Several people saw pictures of some of the Deaf Ministry events that the church hosted back over the years. Many of them asked how we were able to pull so many people to come. Other questions such as: Which food preferences was more popular? How did you publicize the event? What was the outline of the program? What worked and what didn’t work? What did you do with the kids who came with their parents?
I am hoping in this post, I will be able to answer some of those questions. First of all, you must have a team of at least 5 of more people. Doing it alone is a NO-NO. I would never encourage doing things alone because it causes stress on yourself, your family, your time, etc. I have found it more efficient if you have a team of committed people. People to help come set up, people to help clean up. People to help do parts of the program, people to help prepare the food, serve the food, and people to do the spreading of the news for the event.
(1) What foods were popular? What was the deaf community’s preferences?
I have to say CHICKEN was the number one. We had Chik-fila, Zaxbys, KY Fried Chicken mostly. The most popular and cheapest was Chik-fila. This is also popular with the kids who come to the event with their parents. Any place the provides chicken nuggets or chicken strips was best. We also had hotdogs, hamburgers, pizza, ham/turkey meat trays, BBQ pork & chicken, and crockpots of chili. When serving a meat, to make sure you had enough for everyone ONCE, I encourage to have one or two people SERVING the meat to make sure everyone gets a share. Many places provided catering and sometimes the church has an ongoing business relationship with the restaurant for discounts. Check with your church to make sure when you check around into prices.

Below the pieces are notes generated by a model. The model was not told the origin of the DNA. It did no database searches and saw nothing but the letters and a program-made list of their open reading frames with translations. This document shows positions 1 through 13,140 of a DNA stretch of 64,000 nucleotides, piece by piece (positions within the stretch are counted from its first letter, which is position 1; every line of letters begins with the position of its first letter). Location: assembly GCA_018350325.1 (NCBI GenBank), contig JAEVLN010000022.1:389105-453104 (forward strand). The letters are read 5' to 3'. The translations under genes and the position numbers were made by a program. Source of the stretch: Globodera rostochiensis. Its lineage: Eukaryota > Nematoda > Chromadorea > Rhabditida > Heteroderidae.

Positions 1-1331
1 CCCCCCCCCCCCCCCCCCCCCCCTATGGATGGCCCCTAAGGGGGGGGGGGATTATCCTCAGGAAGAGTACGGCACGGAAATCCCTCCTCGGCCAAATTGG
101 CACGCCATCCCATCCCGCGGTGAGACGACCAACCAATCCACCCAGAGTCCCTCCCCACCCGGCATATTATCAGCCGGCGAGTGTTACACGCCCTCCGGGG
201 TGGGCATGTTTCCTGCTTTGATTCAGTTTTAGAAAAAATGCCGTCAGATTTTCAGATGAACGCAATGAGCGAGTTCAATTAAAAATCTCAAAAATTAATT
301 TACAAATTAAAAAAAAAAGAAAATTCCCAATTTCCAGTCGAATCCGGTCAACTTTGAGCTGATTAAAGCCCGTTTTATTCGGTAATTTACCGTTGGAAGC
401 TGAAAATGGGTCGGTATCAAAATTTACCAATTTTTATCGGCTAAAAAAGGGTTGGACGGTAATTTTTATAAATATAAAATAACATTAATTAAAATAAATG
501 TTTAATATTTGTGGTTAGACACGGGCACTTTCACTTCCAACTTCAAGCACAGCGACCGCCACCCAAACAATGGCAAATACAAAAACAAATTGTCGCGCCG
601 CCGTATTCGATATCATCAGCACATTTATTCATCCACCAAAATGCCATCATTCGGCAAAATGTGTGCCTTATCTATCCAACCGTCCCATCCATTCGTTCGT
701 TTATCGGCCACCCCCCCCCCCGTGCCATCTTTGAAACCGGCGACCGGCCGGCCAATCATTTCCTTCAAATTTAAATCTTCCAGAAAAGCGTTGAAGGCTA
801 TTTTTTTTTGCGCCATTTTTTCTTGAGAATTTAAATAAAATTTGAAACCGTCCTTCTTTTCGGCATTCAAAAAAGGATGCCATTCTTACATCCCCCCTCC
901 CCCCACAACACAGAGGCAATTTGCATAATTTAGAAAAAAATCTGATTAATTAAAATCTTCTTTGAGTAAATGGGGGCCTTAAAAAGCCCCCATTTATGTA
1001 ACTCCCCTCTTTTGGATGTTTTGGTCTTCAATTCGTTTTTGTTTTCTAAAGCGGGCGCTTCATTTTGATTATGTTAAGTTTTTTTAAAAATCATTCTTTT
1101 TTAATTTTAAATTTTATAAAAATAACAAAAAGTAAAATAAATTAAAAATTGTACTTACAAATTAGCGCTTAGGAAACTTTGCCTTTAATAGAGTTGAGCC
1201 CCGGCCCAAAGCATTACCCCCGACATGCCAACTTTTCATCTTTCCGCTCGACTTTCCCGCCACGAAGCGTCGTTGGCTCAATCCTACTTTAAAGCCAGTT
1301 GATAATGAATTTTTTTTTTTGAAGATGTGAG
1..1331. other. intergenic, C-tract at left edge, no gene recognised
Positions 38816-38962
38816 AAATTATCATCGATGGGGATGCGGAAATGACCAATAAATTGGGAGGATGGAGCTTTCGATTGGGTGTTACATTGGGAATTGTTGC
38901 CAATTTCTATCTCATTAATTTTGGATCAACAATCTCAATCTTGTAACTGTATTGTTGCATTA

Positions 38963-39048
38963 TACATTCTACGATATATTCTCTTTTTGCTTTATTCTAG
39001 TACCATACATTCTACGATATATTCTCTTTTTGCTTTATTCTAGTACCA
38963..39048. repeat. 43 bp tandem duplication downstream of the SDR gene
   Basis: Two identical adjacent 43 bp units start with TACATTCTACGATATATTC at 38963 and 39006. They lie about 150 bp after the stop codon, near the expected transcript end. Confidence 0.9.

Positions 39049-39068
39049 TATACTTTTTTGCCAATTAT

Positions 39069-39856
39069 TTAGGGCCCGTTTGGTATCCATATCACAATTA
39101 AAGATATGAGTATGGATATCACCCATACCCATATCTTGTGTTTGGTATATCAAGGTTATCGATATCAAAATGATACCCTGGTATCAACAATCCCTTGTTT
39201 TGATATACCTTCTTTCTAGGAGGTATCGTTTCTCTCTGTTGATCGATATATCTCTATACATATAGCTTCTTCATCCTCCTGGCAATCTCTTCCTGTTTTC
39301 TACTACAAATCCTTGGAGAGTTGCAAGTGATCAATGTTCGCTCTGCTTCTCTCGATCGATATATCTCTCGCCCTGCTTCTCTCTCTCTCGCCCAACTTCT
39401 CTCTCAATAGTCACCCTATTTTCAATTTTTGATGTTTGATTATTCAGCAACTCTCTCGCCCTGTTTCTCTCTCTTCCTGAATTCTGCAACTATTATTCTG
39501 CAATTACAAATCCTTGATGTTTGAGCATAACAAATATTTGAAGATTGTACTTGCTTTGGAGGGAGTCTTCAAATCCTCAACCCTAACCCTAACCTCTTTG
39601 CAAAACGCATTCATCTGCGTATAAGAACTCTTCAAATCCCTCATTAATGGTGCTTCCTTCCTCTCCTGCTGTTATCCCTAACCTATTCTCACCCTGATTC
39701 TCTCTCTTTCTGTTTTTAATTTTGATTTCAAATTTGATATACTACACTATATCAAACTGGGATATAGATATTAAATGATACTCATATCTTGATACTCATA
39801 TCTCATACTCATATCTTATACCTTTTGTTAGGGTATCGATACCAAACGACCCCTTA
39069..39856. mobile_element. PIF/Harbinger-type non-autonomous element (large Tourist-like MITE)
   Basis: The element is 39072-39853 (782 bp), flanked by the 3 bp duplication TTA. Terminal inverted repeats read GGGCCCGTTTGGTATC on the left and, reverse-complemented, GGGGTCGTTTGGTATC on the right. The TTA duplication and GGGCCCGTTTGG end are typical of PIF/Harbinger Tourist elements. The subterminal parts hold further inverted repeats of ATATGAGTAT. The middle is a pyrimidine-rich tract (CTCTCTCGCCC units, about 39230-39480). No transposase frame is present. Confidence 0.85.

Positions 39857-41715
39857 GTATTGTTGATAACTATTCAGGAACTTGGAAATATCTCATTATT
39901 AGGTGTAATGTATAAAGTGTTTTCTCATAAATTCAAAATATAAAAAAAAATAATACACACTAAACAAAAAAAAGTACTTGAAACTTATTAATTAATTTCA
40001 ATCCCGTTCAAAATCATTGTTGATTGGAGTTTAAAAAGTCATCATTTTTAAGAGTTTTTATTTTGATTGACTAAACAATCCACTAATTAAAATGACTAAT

(2) How did you publicize the event to the Deaf community?
Flyers were made, printed out, copied and handed out at Deaf events. Before the church social event, we had two other big events that would open opportunites to invite people. We also used email. One of the Deaf men in our group had access to all of the emails because he was also the host for another big deaf outreach event, Deaf Coffee Chat. I encourage you to get everyone’s email address when they attend your event to make sure they are informed of future outreach events. We also use Facebook too but that isn’t always the best thing. The top methods that I find effective are flyer handouts at Deaf events and emails mostly.
(3) What was the outline of the outreach event’s program?
There are many ways to have your program. Movie Nights, Game Nights, Fellowship Nights, etc. Those require very little preparation as all you need to do is do announcements, prayer, and then turn the movie on. Same for Game Nights and Fellowship Nights. The most effective and influential programs involve worship, drama, and devotional message. In my 13 years of ministry, I have seen people impacted MORE by a “worship-style” outreach event than a Movie Night. We usually allow 3 1/2 hours for the event. Below is the outline:
- 6pm = Fellowship / Food preparation as people come in
- 6:30 = Open Prayer for Food and begin eating
- 7:45 = Break time to prepare for Worship
- 8pm = Worship starts
- 9pm = Worship ends / Cleanup
- 9:30 = Everyone leaves